By Dorian Grayson
“Ready Player One” is a movie about a near future where humans have capitalism-ed the world into ruin. People spend as much time as possible in a virtual reality world called the OASIS. Our hero, Wade Watts a.k.a. Parzival, goes on a treasure hunt for an egg hidden inside the OASIS by its creator, James Halliday. Whoever finds this egg will receive Halliday’s fortune and control of the OASIS.
“Ready Player One,” the novel by Ernest Cline, used this structure to compose a book that inundates the reader with Wikipedia articles about the author’s obsessions from his childhood in the 1980’s. When the adaptation was announced, I was wondering how they would recreate that experience in a movie. Just as I was hoping, they didn’t try. References bling by with not a second wasted on explaining something that has no relevance. The one extended reference in the movie isn’t about anything from the book, and doesn’t need much exposition. That doesn’t mean the movie is good, though.
How you experience “Ready Player One” will be quite different depending on what you’re expecting from it. If you’re expecting a faithful recreation of the book, you’ll leave disappointed. If you’re expecting an entertaining action film with some engaging escapism, you’ll leave amused and won’t think about it ever again. If you’re expecting a good film, though, like I was, you’ll leave disappointed as well as amused. For the next week or so you’ll keep thinking about it, mulling it over, until you realize it’s a bad film.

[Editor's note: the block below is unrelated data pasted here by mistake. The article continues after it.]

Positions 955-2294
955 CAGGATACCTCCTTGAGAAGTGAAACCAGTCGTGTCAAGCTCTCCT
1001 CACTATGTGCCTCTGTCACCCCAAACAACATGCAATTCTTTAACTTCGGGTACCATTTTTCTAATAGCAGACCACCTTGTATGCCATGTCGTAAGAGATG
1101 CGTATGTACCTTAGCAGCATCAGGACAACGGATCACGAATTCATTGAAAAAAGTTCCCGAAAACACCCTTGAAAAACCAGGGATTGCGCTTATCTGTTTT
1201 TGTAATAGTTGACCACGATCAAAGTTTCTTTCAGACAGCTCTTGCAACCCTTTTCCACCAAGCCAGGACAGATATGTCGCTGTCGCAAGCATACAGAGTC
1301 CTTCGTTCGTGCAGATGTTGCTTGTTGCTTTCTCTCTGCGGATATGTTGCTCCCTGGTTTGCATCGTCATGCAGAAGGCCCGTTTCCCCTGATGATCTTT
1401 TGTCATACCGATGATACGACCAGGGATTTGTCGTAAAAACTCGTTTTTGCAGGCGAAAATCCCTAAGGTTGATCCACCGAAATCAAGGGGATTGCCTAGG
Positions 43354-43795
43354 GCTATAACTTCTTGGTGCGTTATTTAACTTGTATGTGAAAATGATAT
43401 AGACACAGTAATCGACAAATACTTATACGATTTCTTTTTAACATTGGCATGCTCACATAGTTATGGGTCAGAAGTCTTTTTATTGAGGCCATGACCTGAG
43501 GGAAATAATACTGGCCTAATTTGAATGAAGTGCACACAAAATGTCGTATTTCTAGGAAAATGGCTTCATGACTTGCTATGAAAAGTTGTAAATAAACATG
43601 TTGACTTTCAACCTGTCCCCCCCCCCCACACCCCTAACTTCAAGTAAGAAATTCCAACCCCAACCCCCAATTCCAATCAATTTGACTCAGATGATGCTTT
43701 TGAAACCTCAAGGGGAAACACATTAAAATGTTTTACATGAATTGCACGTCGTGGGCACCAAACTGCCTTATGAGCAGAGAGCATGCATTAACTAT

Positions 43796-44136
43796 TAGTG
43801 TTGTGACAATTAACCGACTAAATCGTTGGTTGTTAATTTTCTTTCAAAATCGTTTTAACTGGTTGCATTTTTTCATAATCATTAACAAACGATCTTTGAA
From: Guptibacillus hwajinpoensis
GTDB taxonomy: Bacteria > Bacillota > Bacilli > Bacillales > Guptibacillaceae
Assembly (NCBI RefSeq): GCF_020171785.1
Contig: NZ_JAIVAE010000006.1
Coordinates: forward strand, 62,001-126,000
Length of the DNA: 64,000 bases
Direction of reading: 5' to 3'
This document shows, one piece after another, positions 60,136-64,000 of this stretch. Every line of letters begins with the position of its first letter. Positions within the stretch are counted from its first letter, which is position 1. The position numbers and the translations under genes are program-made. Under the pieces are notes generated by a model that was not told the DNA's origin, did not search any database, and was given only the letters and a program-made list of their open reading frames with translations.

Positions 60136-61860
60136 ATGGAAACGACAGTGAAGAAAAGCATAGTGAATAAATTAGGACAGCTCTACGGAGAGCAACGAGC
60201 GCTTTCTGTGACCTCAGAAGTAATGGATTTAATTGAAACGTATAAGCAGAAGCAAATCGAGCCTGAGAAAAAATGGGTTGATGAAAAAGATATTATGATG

The book was an interminable monologue from a whiny misogynist who d e v o t e d his life to media that he never critically engages with, but it had some charm from Cline’s palpable passion. The movie strips Wade of his worst qualities and beliefs and the trials become more about understanding the mistakes Halliday made in life so as not to repeat them. In the book, the treasure hunt involves wholesale memorization of entire movies and mastery of multiple arcade games, rather than a test that would actually determine if someone is worthy of being the richest person in the world (not that anyone’s ever worthy of that).
I’m about to spoil what that extended reference is, so avert your eyes if you think you want to go in completely clean.
The extended reference I keep alluding to is a reference to the classic horror movie “The Shining.” Those working on the CG for “Ready Player One” imposed the game avatars over actual frames from “The Shining,” creating an immersive, nostalgic experience in the same way the book made many feel. I believe this is because this is one of the only things in the film that Steven Spielberg, the director, cared about.
Spielberg is a prolific director and an amazing testament to the range of interesting, great work a single person can have a hand in. Because he’s such a successful figure, though, he’s also a safe bet for Hollywood administrators who want to risk as little of their immense fortunes as possible. The quality of work you turn in for a class you care about and one you don’t, though, can be immense.
“Ready Player One” benefits from having such an experienced head at the helm and doesn’t fail to be an engaging ride, but Spielberg didn’t care and it shows. There’s a reason “Rosebud,” the iconic line from “Citizen Kane,” is referenced so often in “Ready Player One,” and I think it’s because Spielberg cared about the classic movie references and not any of the video game or TV show references.
In the end, I wouldn’t recommend you see “Ready Player One” unless you’ve set your expectations aside. It isn’t immediately and offensively bad, but it’s akin to an M&M with no chocolate inside, only the candy shell. If you’re still interested, I’d recommend waiting until it inevitably ends up on Netflix.